Ahoy! There, in the distance — it's a new Nick Kroll show headed to Netflix. The actor and comedian who helmed the eponymous sketch show The Kroll Show created and executive produced a 10-episode animated Netflix Original called Big Mouth, which will premiere on September 29 on the streaming site. Kroll created the show with Andrew Goldberg, a staff writer for Family Guy and Kroll's childhood best friend. Mark Levin and Jennifer Flackett also created and executive produced the series.
Consider Big Mouth the bildungsroman for bodily functions — the series is about the spiritual awakening of the hormonal glands, the eruption of all things gross and embarrassing. Nick Kroll voices Nick, a prepubescent boy struggling with the fact that his best friend Andrew (voiced by John Mulaney) has already hit puberty. In Big Mouth, puberty comes in the form of the "hormone monster," a sex-obsessed puberty Virgil of sorts. He's there to guide the boys through the horrors (and the joys) of puberty. (Kroll also lends his voice to the hormone monster, as well as several other characters.)
In the exclusive preview clip provided below, the hormone monster says, "Knock, knock, who's where? It's the hormone monster." The hormone monster has a habit of materializing in the worst sort of situations — like when Andrew is sleeping in a trundle bed next to his best friend, Nick.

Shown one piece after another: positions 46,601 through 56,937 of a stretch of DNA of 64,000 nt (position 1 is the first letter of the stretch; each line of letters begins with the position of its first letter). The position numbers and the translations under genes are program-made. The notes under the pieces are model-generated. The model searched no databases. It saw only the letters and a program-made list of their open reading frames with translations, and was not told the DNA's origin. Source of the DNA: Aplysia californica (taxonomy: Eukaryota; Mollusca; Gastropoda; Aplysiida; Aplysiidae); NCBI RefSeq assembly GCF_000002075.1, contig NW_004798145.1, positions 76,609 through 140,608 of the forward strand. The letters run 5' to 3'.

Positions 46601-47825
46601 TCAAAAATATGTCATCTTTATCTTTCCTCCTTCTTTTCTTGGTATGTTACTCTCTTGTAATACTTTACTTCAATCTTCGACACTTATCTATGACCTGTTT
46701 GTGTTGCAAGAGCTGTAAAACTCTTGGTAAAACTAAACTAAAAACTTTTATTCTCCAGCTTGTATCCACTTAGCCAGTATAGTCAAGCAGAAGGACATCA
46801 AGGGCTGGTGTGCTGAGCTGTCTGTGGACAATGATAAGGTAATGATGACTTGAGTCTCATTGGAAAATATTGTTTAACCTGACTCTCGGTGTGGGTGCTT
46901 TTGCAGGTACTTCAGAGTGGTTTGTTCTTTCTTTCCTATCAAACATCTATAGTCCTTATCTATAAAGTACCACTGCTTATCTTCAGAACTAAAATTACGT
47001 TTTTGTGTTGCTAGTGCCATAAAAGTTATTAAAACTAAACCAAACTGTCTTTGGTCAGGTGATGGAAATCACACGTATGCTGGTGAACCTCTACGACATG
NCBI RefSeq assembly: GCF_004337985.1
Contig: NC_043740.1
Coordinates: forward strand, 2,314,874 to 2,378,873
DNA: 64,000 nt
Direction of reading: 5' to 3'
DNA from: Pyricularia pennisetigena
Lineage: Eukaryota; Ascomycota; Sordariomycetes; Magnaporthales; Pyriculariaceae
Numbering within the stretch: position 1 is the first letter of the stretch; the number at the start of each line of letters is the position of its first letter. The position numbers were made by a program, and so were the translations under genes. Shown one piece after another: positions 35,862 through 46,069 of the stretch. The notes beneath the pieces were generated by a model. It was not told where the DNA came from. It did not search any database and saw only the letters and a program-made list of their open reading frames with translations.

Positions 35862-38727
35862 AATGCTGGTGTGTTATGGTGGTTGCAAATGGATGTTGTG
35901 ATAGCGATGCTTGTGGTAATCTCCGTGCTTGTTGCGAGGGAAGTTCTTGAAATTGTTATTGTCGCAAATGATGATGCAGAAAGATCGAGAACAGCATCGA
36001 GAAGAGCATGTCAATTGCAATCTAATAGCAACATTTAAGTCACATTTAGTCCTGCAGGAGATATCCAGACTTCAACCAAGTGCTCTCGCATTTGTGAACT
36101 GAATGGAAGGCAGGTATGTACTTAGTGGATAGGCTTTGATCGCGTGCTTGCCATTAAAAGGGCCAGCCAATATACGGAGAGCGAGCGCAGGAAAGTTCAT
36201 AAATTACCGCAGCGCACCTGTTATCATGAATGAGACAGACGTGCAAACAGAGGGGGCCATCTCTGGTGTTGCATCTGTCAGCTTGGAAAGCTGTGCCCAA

Maya Rudolph voices the hormone monstress, a raunchy lady who guides Jessie (Jessi Klein, Inside Amy Schumer) through the female side of puberty. According to the hormone monstress, whom you can meet in the second exclusive clip provided below, being a woman requires listening to Lana Del Rey while "cutting all your tee-shirts." (She's not wrong.) Jason Mantzoukas, Jordan Peele, Fred Armisen, Jenny Slate, and Chelsea Peretti also lend their voices to the series in various roles. Mantzoukas voices Jay, a classmate of Nick and Andrew's who's not that dissimilar from Mantzoukas' character Rafi from The League.
Big Mouth is the coming-of-age tale you didn't know you needed. Self-aware and just sophomoric enough to be believable — you remember puberty, right? — the series encapsulates the sheer terror of newfound sexuality. Discover all the horror on September 29.
Read These Stories Next: